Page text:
“Several months ago we opened the new purpose built emergency department, which is triple the size of the old facility,” says Bilios. “Ramsay our fifth owners in 24 years are the real thing. They understand the people part very well. This is a company with 30,000 employees and the senior executives can walk through any of their 230facilities and be in tune with the issues. Ramsay are in it for the long haul and with Trish Hogan at the helm we’re going from strength to strength. Our processes are constantly improving and that’s key, without it a chain of humans are disjointed chaos.”


Pindara first opened as a cottage hospital in 1971. The original owners added an emergency centre in 1987 and the facility took off from there.

Bilios says, “I originally came in 1993 for two weeks to help out. I was 29 and happily living in Sydney. There was a culture and service mentality at Pindara that was very impressive offering a level of customer service that I had never seen before, impossible to capture in the public health system.

“I am convinced this culture of cooperation from a 24 hour emergency service embedded in the Pindara Hospital drove its success. Relationships reaching throughout every corner of the hospital, its specialist wards and theatres, and the enthusiastic people with entrusted positions in nursing and administration. Some of my valued colleagues and partners have been there for 25 years there are no fly by night workers here! This was the first private emergency centre in Australia. We’re an independent co-operative of doctors who specialise in private emergency medicine and we’re very selective about who comes joins us. The College of Emergency Medicine has approved our facility for advanced training of Emergency Specialists, we’re pretty proud of this vote of confidence.”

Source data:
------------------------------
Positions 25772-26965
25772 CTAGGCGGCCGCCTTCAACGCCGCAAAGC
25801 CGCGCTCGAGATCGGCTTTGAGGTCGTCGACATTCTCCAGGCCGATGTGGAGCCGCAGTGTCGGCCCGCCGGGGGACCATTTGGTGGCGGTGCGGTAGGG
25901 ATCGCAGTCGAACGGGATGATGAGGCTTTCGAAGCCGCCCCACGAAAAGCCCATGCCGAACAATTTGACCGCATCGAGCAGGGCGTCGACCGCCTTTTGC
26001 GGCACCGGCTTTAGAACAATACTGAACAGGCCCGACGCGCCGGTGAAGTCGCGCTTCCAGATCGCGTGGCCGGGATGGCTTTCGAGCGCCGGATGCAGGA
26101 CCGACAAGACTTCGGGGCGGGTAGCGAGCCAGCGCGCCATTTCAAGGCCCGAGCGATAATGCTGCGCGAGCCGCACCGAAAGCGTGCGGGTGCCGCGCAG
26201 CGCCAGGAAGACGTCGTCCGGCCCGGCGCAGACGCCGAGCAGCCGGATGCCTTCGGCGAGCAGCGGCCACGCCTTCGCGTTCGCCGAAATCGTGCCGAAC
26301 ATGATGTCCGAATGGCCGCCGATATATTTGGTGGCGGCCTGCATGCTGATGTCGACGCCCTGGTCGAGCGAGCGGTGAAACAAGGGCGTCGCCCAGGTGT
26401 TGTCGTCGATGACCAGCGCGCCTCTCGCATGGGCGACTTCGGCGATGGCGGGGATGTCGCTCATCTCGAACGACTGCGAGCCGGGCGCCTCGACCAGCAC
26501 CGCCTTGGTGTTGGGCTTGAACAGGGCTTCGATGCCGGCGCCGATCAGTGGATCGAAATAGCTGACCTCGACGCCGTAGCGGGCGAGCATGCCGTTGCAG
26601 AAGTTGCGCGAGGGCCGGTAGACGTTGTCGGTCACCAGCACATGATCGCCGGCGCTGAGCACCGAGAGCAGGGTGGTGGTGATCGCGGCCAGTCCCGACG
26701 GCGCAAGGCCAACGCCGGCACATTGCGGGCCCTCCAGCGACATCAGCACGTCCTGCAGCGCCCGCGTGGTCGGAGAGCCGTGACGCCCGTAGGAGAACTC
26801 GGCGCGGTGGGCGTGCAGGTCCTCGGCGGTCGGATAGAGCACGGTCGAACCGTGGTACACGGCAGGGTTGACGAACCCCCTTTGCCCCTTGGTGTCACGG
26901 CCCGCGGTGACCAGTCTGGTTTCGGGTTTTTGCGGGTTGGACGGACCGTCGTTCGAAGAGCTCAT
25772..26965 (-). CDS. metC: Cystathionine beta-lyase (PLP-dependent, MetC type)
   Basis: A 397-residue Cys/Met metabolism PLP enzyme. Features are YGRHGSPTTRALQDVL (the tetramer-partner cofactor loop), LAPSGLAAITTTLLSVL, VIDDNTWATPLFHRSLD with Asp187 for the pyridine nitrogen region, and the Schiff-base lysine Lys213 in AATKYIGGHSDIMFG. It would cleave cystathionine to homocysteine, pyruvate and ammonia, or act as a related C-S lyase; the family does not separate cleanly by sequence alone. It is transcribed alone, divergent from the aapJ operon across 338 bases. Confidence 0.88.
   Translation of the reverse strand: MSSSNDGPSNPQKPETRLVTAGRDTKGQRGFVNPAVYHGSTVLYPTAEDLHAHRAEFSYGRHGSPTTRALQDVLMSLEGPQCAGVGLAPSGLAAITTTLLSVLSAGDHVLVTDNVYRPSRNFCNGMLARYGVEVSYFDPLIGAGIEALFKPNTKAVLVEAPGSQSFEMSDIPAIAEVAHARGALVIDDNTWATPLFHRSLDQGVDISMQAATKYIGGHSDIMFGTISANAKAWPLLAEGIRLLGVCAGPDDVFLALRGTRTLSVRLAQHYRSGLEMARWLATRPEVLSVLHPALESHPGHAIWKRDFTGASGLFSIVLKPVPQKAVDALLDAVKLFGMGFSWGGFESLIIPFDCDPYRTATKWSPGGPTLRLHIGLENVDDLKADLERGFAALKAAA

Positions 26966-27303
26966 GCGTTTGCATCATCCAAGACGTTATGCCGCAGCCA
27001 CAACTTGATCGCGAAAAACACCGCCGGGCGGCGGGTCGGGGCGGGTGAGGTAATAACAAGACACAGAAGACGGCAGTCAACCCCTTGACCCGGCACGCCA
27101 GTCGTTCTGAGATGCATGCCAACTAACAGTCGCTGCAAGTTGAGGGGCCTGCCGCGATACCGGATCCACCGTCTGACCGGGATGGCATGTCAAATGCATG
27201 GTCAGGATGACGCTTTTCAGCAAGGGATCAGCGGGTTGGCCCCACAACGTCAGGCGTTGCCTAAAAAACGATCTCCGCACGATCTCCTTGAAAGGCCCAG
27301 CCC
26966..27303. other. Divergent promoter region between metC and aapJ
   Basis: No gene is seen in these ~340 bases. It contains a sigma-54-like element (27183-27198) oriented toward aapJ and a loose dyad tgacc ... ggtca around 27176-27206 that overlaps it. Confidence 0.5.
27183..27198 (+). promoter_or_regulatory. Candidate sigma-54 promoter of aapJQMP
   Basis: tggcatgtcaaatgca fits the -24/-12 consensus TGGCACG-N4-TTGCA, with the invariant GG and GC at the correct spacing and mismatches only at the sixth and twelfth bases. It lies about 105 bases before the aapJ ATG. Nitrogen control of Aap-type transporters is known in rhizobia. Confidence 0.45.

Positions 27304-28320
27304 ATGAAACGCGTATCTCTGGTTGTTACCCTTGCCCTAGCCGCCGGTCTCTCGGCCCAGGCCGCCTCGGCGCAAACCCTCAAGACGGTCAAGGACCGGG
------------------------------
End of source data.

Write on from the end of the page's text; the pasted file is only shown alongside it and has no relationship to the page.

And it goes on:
Gloftis is nodding. It’s this advancement of the Coast that he’s equally passionate about.

“I’m not sure George realises just how many people talk about him, and all very highly,” he says. “There are a handful of regulars that come here to Hellenika and the staff and senior management will comment to me, ‘Dr George was in last night.’ We do sit in the office and talk about regulars, what they ate, what they enjoyed, it’s important. As an owner I need to know what’s happening.”

The paths of Gloftis and Bilios first crossed around thirteen years ago, in days when Bilios’ late father used to talk to Gloftis senior at Picolo.

“Naturally you gravitate to people with Greek heritage,” Gloftis says. “There’s an unspoken understanding there.”